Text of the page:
The Telegraph is reporting that the state government proposal to cull ­almost the entire population of wild horses in the Snowy Mountains is set to be shelved after a government deadlock.

Sadly it seems that the ‘horses are a cultural icon and must be protected’ interests have won out (for the time being) over sensible land management. For a summary of the environmental impacts of wild horses, check here.

Linda Silmalis writing for The Sunday Telegraph says:

Snowy brumby cull plan to be shelved with a ‘brumby bill’ proposed to protect the horses

“Work is under way on an alternative plan to manage the estimated 6000-plus horses.

Consultations have already begun with locals.

It has been two years since the state government announced it would cull wild horse numbers to 600 within two decades to reduce the damage they were causing to the fragile Kosciuszko National Park.

The draft five-year management plan was to have been ­finalised in December, with the horses to have been sterilised or shot this year.

However MPs have not agreed on what to do, with ­Nationals leader John Barilaro, whose seat of Monaro is home to many pro-brumby activists, among the plan’s most vocal critics.

In a bid to break the impasse, Environment Minister Gabrielle Upton, who took over the portfolio from Mark Speakman in January, has been forced to meet key stakeholders to work on changes to the plan to ensure the issue is resolved well before the state election in 18 months.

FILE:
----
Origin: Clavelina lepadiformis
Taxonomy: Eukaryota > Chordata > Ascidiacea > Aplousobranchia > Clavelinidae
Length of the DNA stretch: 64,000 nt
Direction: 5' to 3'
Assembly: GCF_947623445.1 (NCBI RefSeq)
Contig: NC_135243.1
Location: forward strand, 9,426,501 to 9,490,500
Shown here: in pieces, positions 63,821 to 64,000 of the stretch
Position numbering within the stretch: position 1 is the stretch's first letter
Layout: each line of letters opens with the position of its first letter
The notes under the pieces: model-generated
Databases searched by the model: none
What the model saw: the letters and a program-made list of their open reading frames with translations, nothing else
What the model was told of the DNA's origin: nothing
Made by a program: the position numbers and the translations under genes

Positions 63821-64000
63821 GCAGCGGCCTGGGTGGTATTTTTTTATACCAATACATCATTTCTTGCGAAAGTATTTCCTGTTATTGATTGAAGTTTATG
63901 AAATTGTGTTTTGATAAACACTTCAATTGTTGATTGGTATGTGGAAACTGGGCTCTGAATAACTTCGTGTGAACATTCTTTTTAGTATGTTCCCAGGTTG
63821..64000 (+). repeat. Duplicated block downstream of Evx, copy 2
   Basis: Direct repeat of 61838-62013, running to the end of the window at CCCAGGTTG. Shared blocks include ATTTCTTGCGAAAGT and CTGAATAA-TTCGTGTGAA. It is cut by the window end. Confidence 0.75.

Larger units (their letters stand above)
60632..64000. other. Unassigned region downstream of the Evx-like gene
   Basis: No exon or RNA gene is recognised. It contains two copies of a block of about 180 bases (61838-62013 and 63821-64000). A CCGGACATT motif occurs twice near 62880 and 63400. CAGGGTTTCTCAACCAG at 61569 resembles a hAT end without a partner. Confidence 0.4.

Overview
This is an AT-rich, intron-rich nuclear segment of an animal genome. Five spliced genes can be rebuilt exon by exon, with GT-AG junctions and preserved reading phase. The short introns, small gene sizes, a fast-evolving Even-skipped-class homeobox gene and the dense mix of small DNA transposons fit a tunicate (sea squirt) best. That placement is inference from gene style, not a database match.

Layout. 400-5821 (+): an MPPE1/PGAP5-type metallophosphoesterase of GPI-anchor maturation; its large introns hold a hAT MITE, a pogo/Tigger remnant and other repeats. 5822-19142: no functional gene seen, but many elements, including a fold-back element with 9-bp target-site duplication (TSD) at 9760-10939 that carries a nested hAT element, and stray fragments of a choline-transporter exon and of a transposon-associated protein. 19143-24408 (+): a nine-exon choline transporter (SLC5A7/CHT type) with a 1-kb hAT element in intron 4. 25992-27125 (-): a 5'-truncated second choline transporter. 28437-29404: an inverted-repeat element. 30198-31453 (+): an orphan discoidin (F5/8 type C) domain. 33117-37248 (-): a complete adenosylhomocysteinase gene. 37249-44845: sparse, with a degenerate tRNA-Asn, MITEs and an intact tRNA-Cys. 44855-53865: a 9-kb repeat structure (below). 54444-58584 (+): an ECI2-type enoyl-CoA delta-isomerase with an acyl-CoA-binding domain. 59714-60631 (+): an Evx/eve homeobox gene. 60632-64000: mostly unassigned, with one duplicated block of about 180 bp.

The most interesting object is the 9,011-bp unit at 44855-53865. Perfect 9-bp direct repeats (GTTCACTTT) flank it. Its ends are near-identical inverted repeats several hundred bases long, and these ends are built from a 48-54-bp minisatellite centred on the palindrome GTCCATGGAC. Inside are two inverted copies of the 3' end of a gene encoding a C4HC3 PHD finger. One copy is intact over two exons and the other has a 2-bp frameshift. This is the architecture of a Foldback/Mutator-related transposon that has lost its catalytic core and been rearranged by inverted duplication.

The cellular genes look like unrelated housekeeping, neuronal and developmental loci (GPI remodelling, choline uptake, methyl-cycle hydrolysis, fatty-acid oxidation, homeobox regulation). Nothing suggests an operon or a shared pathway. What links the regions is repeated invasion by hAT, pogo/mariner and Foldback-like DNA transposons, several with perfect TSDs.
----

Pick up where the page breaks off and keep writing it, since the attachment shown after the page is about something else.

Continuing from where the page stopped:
It can be revealed the amended management plan being discussed includes a less aggressive reduction of wild horses, while also removing the unpopular method of ground shooting.

It is likely a new plan will continue the use of trapping horses, which has been the longtime removal method.

However a senior government source said the negotiations were yet to overcome the “sticking point” of what the ­acceptable number of ­horses to remain should be.

While the proposed plan had advocated reducing numbers down to just 600 over two decades, the ­revised number was likely to be “in the thousands”, the source said.

“Everyone agrees the horses have to be managed, the question is how many can be left in the park without causing environmental damage.”

Central to the debate has been the actual number of horses currently in the park, with Mr Barilaro and other activists refuting the figure of 6000 asserted by the state government-commissioned reference panel.

Under NSW environment laws, the government is legally obliged to remove the horses ­because they are “feral pests”.

To overcome this, Mr Barilaro is drafting legislation to give recognition to the horses’ ­cultural significance.

The proposed “brumby bill”, put forward by former Nationals MP Peter Cochran of the Snowy Mountains Bush Users Group, will give the horses legal protection to remain in the park.

Mr Cochran said the brumbies should be regarded as ­culturally significant, given their links to explorers, settlers and the Light Horse Brigade.